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Early Medieval Representation of Human Anatomy: A Case Study of Chamunda Stone Image from Dharamsala, Odisha

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The understanding of the human anatomy was a subject of an investigation of various civilizations for the purpose of varied reasons. However, in Indian tradition, it is often seen and discussed taking into consideration its religious background, and to some extent, it was a subject of magico-medicinal studies. Whereas, this traditional understanding of human anatomy is seen in various types of visuals since Early Historic period. In which most fascinating portrayal of human anatomy is noticed on stone sculptures. Especially, the Early Medieval depictions of some Brahmanical deities began to show with its anatomical details, in which the representation of goddess Chamunda took an important place where her skeletal features developed had become an identical norm. While making an image of Chamunda with all its anatomical details the sculptor requires the basic knowledge of the human anatomy. This knowledge may have been gained by these sculptors through the observation of actual human anatomy to achieve the certain perfection. This artistic perfection can be seen resulted in some of the sculptures found different parts of the country. However, such types of several stone images of Chamunda with its micro anatomical details are often noticed in the state of Odisha, which once was the primecenter of Shaktism. This paper discusses the results of a case study carried upon the stone image of Chamunda found at Dharamsala in order to understand the nature and accuracy of traditional knowledge of human anatomy.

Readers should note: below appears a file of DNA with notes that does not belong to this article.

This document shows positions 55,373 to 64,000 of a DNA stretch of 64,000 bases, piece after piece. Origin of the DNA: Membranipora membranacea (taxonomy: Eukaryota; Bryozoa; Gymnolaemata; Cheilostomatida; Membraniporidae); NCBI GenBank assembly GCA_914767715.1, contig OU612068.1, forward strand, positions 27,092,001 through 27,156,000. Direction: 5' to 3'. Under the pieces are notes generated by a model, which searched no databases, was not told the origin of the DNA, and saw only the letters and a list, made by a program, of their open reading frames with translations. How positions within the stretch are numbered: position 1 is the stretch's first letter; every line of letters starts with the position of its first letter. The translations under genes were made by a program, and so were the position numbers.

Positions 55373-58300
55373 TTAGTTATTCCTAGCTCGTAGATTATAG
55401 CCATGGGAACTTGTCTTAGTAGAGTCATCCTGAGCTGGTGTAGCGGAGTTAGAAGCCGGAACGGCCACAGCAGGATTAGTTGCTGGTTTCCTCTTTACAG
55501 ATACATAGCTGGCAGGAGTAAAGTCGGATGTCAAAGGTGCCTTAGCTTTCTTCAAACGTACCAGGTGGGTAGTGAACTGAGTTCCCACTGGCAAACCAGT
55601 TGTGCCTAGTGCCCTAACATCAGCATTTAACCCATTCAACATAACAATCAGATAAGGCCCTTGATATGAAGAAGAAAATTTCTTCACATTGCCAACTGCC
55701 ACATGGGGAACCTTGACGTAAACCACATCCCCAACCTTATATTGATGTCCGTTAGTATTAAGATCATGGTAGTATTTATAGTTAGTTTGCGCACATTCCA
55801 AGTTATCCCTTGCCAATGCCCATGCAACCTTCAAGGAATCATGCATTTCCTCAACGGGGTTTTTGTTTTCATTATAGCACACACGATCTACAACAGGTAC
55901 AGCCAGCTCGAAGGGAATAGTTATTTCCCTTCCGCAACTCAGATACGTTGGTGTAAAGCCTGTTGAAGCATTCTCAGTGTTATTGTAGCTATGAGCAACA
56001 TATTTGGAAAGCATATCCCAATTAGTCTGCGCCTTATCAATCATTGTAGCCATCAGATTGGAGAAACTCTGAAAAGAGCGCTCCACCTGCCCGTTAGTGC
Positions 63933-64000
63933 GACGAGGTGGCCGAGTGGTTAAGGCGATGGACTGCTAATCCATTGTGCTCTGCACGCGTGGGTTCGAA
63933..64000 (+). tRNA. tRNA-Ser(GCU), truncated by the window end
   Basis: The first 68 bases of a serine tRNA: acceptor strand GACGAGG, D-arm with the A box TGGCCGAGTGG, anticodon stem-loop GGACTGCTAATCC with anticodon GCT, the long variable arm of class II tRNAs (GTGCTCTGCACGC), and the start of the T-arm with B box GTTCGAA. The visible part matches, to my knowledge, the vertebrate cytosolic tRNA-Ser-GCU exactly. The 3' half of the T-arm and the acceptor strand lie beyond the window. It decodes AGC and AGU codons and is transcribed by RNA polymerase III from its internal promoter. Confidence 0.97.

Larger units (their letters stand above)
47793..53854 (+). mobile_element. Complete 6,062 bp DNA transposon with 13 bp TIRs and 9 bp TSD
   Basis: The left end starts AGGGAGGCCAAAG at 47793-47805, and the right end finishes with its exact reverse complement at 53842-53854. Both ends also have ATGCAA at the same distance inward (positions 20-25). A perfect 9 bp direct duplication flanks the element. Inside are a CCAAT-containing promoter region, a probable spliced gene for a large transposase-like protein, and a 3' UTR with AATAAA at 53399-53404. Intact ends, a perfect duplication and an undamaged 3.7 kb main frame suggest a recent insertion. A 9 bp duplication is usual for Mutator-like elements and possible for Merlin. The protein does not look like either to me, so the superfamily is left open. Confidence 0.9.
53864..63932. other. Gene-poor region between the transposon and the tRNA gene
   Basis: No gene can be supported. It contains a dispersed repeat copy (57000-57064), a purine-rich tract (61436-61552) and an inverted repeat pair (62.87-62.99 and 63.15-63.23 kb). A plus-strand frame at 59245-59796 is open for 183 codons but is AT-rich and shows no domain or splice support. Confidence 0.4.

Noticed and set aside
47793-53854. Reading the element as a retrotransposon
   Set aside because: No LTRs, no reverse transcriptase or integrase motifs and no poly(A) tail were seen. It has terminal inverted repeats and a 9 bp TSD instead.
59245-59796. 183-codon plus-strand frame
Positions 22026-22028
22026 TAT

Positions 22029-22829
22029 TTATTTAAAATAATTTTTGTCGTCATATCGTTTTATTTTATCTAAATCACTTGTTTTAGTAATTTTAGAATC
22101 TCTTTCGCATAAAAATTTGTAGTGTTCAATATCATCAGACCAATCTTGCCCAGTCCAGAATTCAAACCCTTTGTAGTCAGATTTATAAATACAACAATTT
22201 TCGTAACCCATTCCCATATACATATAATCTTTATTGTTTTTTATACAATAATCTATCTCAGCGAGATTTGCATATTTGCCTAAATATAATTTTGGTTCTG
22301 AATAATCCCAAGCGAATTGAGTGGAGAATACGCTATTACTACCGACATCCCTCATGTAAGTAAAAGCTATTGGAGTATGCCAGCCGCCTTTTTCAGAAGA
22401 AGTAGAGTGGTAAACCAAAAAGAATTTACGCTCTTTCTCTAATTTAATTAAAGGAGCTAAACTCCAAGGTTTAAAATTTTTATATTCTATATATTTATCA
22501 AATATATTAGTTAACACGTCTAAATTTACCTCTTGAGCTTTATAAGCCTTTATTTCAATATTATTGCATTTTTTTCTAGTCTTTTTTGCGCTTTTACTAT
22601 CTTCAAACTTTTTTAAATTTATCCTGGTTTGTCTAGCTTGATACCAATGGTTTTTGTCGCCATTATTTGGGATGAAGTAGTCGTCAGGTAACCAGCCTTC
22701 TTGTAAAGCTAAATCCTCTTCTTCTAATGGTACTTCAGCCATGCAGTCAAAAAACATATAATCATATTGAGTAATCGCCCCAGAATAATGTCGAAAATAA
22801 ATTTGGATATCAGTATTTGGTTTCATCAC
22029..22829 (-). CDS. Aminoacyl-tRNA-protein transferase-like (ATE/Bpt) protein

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EarlyMedievalRepresentationofHumanAnatomy:A
CaseStudyofChamundaStoneImagefromDharamsala,
Odisha
RushalUnkule1,GopalJoge1andVeenaMushrifTripathy1
1. DepartmentofAncientIndianHistory,CultureandArchaeology,DeccanCollege
PostGraduateandResearchInstitute,DeemedtobeUniversity,Pune411006,
Maharashtra,India(Email:unkule.rushal@gmail.com;gopaljoge@rediffmail.com;
vmushrif@gmail.com)
Received:17October2017;Revised:10November2017;Accepted:13December2017
Heritage:JournalofMultidisciplinaryStudiesinArchaeology5(2017):191200
Abstract:Theunderstandingofthehumananatomywasasubjectofaninvestigationofvarious
civilizationsforthepurposeofvariedreasons.However,inIndiantradition,itisoftenseenanddiscussed
takingintoconsiderationitsreligiousbackground,andtosomeextent,itwasasubjectofmagico
medicinalstudies.Whereas,thistraditionalunderstandingofhumananatomyisseeninvarioustypesof
visualssinceEarlyHistoricperiod.Inwhichmostfascinatingportrayalofhumananatomyisnoticedon
stonesculptures.Especially,theEarlyMedievaldepictionsofsomeBrahmanicaldeitiesbegantoshow
withitsanatomicaldetails,inwhichtherepresentationofgoddessChamundatookanimportantplace
whereherskeletalfeaturesdevelopedhadbecomeanidenticalnorm.Whilemakinganimageof
Chamundawithallitsanatomicaldetailsthesculptorrequiresthebasicknowledgeofthehuman
anatomy.Thisknowledgemayhavebeengainedbythesesculptorsthroughtheobservationofactual
humananatomytoachievethecertainperfection.Thisartisticperfectioncanbeseenresultedinsomeof
thesculpturesfounddifferentpartsofthecountry.However,suchtypesofseveralstoneimagesof
ChamundawithitsmicroanatomicaldetailsareoftennoticedinthestateofOdisha,whichoncewasthe
primecenterofShaktism.Thispaperdiscussestheresultsofacasestudycarrieduponthestoneimageof
ChamundafoundatDharamsalainordertounderstandthenatureandaccuracyoftraditionalknowledge
ofhumananatomy.
Keywords:Medieval,HumanAnatomy,Chamunda,Dharamsala,Iconography,
Sculpture,Odisha
Introduction
Theinvestigationofthetraditionalknowledgesystem,throughitshistorical
perspective,isanimportantaspectofthehistoryofscienceandtechnology(Nanda
2017).Ithasdevelopedasanimportantdisciplineinthe20thcentury.Inthisdiscipline,
thesubjectsofinvestigationarediverseandvaried.Inwhichmainlyincludesthe
historyoftraditionalmedicine(Wujastyk2009),historyofnumeralsandmathematics
(Plofkeretal.2017),astrology(Mak2013),traditionalalchemy(White1996)etc.In
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thesestudies,broadlytwoparadigmscanbeobservedregulatingtheprogressofthis